In the ongoing effort to decarbonize U.S. energy production, there is one energy source that often attracts great controversy.
In the ongoing effort to decarbonize U.S. energy production, there is one energy source that often attracts great controversy. Nuclear power has been a part of the American energy portfolio since the 1950s and still generates one in every five kilowatt-hours of electricity produced in the country. Still, for a number of reasons, including the association between radiation and cancer, the general public has long felt a significant dread about it. And this fear, suggest Carnegie Mellon University Department of Engineering and Public Policy Assistant Research Professor Parth Vaishnav, and Ahmed Abdulla of the University of California San Diego School of Global Policy and Strategy, may cause people to want less of this zero-carbon energy source in the nation’s electricity generation mix than they otherwise would.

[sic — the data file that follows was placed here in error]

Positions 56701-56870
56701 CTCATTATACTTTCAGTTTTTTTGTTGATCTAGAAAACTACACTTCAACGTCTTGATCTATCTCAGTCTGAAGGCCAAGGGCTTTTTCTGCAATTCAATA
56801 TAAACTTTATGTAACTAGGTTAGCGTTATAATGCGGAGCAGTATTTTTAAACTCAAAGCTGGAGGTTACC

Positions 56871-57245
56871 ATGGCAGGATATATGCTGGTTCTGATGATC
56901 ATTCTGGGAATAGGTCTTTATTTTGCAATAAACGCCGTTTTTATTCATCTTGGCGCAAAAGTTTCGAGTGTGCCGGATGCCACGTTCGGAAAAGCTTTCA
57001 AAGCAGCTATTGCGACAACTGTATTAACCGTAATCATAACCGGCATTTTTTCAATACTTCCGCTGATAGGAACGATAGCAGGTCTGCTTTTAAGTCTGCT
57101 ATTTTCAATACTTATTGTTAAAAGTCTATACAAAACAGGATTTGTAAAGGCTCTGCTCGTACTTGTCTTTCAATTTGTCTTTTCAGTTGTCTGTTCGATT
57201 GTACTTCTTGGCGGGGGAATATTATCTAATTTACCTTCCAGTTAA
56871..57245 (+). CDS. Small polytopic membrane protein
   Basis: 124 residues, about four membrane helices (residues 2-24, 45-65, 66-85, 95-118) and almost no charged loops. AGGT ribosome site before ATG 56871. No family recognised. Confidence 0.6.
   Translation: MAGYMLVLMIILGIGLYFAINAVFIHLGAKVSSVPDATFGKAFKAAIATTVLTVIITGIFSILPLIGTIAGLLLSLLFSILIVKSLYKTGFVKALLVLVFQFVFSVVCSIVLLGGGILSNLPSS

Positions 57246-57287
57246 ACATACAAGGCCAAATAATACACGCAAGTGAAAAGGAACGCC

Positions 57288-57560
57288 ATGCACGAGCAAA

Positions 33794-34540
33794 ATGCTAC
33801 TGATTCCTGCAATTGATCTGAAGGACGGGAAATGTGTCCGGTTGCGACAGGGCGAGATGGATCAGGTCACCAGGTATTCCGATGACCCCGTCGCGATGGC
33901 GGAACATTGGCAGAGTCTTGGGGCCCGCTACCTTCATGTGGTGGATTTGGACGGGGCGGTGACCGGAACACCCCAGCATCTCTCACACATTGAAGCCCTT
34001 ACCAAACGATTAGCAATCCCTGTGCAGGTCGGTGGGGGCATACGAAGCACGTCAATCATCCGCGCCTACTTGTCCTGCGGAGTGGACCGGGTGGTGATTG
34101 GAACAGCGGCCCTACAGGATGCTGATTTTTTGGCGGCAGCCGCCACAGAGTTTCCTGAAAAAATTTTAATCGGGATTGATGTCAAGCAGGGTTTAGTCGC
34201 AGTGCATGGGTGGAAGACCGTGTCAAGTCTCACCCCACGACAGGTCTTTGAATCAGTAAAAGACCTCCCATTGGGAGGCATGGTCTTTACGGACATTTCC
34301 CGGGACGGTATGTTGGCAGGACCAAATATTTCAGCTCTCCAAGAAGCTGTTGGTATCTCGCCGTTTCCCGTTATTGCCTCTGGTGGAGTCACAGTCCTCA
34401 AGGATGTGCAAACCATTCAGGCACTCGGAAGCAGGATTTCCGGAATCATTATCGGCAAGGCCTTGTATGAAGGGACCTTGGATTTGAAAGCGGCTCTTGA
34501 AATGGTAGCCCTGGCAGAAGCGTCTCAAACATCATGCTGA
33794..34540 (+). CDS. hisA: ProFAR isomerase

Just how much is this sense of dread negatively affecting decision-making about nuclear about? Vaishnav, assistant research professor of engineering and public policy at Carnegie Mellon University, and Abdulla, a post-doctoral fellow at the University of California San Diego’s School of Global Policy and Strategy, set out to quantify it in their peer-reviewed paper published in Energy Policy.
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